The red king crab (Paralithodes camtschaticus) is not your archetypal supper crab species. Red king crabs are vibrant red to deep purple in color, with sharp spines covering the entirety of their shell. They have extremely long legs, full of meat. Reds become enormous with age, overcoming the size of a human infant at times, and weighing up to 24 pounds. They are incredible not only superficially, but also because reds, as they are colloquially known, live immensely deep in the ocean — up to 100 fathoms, or 600 feet deep. A relative, the golden king crab (Lithodes aequispinus), can live up to 400 fathoms, or nearly a half mile beneath the surface. These are quite mysterious depths of ocean, areas that humans know little about. Fortunately, because the red king crab species is commercially important, we have been able to study the life cycle of these deep-sea dwelling crabs. From reproduction to harvest, the reds’ journey can be traced.
The study of shellfish biology is well advanced. All crab species have five pairs of legs. Reds, though, hide one of their leg pairs inside their abdomen. The other four pairs include the chelae, or pincers, and three pairs of walking legs. According to Michael Kluce from the University of Michigan’s Museum of Zoology, the right claw is often larger than the left, making most reds naturally right-chelae dominant. Their walking legs, which can hang up to three feet from their bodies, offer most of the crab meat valuable to humans.
A red king crab’s hidden fifth pair of legs is used in mating and rearing of immature crabs. Females are thought to use these mini-legs to clean fertilized eggs, which remain in their abdomen for 11 months after fertilization. Males, on the other hand, use their tiny fifth leg pair to grab a female before mating. Reds mate once a year, in the springtime, when they migrate to shallower waters. Mating can occur after a female releases her clutch of eggs from the previous year, emitting chemicals to attract males. A male then latches onto a female with his fifth pair of legs.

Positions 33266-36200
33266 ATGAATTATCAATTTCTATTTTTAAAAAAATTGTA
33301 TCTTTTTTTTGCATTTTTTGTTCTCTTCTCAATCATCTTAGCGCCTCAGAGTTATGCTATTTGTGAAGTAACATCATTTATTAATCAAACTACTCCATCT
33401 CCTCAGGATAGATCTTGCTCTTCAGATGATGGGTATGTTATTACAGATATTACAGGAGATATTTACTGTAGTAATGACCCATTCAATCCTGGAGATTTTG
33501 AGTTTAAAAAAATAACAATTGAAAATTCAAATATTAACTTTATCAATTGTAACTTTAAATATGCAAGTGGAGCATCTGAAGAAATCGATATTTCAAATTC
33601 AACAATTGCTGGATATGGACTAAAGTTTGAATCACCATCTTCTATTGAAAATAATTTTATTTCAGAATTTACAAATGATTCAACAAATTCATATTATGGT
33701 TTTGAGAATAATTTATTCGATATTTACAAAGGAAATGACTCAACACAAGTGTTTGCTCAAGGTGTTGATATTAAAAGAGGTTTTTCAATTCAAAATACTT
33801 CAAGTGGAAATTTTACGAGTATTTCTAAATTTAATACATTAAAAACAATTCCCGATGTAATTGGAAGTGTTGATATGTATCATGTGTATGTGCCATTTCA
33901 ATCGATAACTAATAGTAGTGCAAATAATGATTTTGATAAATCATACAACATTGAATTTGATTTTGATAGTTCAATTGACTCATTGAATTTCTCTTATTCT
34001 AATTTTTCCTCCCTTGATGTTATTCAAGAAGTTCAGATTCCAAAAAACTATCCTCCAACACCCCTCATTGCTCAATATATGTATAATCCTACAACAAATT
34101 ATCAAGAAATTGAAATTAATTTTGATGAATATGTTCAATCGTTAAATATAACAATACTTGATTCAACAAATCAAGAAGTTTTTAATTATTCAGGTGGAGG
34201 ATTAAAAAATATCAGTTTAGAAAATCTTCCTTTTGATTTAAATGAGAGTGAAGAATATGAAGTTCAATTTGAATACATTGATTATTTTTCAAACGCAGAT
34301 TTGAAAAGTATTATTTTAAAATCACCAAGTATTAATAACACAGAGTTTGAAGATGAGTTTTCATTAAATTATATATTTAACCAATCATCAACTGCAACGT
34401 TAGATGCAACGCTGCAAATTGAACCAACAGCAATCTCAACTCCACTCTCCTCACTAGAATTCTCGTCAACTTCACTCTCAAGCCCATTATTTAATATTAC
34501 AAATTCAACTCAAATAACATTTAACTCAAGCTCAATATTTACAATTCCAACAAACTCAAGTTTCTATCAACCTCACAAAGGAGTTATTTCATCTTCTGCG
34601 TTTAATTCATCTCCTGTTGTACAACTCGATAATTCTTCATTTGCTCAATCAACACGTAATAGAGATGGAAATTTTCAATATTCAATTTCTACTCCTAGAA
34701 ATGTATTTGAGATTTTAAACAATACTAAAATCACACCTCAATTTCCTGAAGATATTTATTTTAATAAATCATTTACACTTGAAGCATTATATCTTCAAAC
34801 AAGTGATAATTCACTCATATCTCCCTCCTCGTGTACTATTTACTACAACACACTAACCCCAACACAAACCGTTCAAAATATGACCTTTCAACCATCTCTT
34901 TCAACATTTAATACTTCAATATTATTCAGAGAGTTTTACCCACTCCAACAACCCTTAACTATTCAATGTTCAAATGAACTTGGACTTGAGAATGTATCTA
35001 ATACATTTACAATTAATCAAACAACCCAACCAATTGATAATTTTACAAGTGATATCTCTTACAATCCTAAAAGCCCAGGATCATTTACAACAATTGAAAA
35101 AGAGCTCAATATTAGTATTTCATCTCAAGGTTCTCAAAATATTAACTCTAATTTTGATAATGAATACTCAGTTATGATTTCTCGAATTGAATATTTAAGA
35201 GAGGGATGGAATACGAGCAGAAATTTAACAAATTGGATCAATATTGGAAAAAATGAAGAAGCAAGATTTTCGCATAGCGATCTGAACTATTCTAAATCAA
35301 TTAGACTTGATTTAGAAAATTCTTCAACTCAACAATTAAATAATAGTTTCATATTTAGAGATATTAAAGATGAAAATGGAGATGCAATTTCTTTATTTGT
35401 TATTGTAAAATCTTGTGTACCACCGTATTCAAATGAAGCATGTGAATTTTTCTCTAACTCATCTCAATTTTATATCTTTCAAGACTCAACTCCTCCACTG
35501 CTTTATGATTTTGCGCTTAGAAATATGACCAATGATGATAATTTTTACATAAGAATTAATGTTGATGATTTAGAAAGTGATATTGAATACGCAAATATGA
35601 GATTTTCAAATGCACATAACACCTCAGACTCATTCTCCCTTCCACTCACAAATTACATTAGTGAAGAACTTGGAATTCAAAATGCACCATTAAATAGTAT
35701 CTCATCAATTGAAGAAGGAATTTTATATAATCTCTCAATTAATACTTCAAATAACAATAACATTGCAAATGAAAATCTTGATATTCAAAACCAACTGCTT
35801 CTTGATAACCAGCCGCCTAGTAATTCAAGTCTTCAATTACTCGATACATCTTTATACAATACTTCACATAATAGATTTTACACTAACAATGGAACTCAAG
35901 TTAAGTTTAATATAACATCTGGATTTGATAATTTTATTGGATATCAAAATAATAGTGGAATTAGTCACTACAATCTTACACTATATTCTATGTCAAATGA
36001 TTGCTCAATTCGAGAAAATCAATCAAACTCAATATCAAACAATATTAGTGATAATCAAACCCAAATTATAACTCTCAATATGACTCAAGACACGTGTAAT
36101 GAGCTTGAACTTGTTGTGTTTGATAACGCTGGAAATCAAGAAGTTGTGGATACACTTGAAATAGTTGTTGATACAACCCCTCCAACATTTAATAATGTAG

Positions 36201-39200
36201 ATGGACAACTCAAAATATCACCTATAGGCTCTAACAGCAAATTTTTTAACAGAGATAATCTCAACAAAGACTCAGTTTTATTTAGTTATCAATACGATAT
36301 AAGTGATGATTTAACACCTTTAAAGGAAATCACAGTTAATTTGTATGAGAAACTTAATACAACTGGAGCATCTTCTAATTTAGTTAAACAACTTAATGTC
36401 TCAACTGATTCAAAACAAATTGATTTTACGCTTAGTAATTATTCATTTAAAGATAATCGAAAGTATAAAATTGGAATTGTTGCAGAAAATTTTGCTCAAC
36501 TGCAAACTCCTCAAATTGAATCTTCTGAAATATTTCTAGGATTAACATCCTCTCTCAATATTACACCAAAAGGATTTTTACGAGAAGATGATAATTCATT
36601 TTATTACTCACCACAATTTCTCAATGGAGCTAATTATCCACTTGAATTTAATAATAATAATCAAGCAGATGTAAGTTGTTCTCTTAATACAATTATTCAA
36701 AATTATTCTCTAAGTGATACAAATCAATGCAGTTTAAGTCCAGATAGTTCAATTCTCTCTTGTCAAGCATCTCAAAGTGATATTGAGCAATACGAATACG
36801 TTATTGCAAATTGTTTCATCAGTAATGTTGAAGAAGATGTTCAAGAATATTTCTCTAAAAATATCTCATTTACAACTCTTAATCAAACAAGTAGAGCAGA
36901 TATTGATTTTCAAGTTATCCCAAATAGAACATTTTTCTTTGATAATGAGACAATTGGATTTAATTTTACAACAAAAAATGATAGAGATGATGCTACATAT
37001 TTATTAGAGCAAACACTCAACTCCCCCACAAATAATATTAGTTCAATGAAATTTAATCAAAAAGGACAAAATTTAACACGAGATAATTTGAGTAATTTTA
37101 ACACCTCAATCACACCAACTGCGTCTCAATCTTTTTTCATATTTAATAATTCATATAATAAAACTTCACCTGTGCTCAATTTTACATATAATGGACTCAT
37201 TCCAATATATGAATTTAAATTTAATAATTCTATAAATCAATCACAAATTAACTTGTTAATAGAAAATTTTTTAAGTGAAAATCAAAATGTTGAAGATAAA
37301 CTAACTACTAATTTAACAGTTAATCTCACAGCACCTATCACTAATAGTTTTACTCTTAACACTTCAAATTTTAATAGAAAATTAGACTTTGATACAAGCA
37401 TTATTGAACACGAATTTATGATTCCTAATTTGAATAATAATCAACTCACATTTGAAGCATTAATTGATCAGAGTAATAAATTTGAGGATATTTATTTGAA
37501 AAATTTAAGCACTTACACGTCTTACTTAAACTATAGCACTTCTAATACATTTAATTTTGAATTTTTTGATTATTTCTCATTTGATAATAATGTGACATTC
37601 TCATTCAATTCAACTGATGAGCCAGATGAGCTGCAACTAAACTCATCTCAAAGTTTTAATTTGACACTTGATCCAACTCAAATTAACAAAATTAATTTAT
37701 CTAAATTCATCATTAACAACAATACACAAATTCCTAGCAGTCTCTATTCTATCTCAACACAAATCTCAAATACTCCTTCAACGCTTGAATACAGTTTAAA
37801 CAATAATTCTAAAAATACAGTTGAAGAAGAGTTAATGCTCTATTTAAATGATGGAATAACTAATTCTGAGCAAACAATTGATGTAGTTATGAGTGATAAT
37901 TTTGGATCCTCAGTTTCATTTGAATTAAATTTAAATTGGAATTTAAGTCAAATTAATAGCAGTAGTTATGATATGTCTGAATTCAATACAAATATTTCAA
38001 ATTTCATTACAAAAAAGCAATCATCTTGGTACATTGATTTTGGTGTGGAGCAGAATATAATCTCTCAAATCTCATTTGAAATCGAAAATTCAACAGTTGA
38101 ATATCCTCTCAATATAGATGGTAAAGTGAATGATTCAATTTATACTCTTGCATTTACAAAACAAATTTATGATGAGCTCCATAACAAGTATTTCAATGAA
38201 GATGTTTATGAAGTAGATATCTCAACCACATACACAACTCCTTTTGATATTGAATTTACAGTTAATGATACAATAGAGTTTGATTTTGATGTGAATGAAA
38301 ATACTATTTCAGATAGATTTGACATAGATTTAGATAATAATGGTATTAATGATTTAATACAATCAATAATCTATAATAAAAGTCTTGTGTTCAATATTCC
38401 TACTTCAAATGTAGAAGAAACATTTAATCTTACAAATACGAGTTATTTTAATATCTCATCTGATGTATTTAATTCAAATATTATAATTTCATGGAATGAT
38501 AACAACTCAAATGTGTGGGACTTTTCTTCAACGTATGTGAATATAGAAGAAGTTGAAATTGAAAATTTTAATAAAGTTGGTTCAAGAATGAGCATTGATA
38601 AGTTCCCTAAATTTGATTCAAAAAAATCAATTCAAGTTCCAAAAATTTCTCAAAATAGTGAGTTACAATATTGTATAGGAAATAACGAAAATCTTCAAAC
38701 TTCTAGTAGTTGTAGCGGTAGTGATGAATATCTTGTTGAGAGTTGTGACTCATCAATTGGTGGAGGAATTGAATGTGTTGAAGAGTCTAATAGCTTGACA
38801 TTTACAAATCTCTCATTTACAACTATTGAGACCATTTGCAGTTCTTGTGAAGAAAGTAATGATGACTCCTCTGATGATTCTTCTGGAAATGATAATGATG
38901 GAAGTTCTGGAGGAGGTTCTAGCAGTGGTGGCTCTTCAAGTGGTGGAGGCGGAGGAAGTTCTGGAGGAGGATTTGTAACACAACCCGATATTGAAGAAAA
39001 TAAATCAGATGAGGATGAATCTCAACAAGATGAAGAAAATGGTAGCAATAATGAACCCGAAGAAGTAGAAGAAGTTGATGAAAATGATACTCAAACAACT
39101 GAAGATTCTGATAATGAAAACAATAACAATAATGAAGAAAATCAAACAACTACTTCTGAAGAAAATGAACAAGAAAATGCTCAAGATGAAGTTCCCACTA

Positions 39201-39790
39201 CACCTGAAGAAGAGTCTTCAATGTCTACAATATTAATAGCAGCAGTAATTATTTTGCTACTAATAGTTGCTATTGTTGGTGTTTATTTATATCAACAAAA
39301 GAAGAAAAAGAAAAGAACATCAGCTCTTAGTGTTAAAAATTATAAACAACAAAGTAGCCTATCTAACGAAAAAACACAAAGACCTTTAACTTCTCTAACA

With a connected male protector, a female will discard her outer shell for annual growth, a process called molting. A molted female has a soft and delicate carapace that makes her vulnerable to predation. For this reason, a male guard who offers protection is advantageous to her. The male clasps unto the female’s carapace for days, and after molting has occurred, the male can finally fertilize the female’s clutch of 50,000 to 500,000 eggs.
Before the crab larvae hatch, they remain in the female’s abdomen for nearly a year. After this shielding period, crabs will hatch as zoea, and be carried by ocean currents. Due to the force of currents acting upon the crabs, rather than consciously controlled movements, young crabs essentially have no power over where they begin their lives. Each molting event, though, brings the crabs closer to their adult form that includes walking legs, and thus more control over their bodies. In their first year, reds molt about six times, each time gaining more advanced traits.
It is thought that red kings have a lifespan of up to 30 years. A juvenile crab reaches maturity at about five years of age. Red kings forage for food during summer and winter months, eating other bottom-dwellers like mollusks and groundfish. Reds have even been known to feed upon one another, and can be considered a cannibalistic species. For most of the year, reds align themselves with only individuals of the same sex. The crabs only unite with the opposite sex for mating purposes, after long migrations of up to 100 miles from deep to shallower seas.
Once mature, reds will use their long thin legs to maneuver past fantastical corals, enormous flatfish like Pacific halibut, and other creatures of the deep. Crab habitat, at 600 feet beneath the ocean surface, is exceptionally dark. Robust claws prove to be the creatures’ strongest weapon.
From the depths to the boat deck
The Alaska Department of Fish and Game authorizes an abundance of red permits for Bristol Bay, but the species occupies waters from British Columbia to Japan and northward. In recent decades, poor regulation has allowed overfishing of reds in much of their range, NOAA Fishwatch suggests. The only two open fisheries in Alaska, Bristol Bay and Norton Sound, are considered recovering populations from the 1990s when stocks hit low numbers just after a harvest boom in the 1980s. Alaska officials carefully manage the fishery, allowing only boats with a permit to retain their specific quota of crab.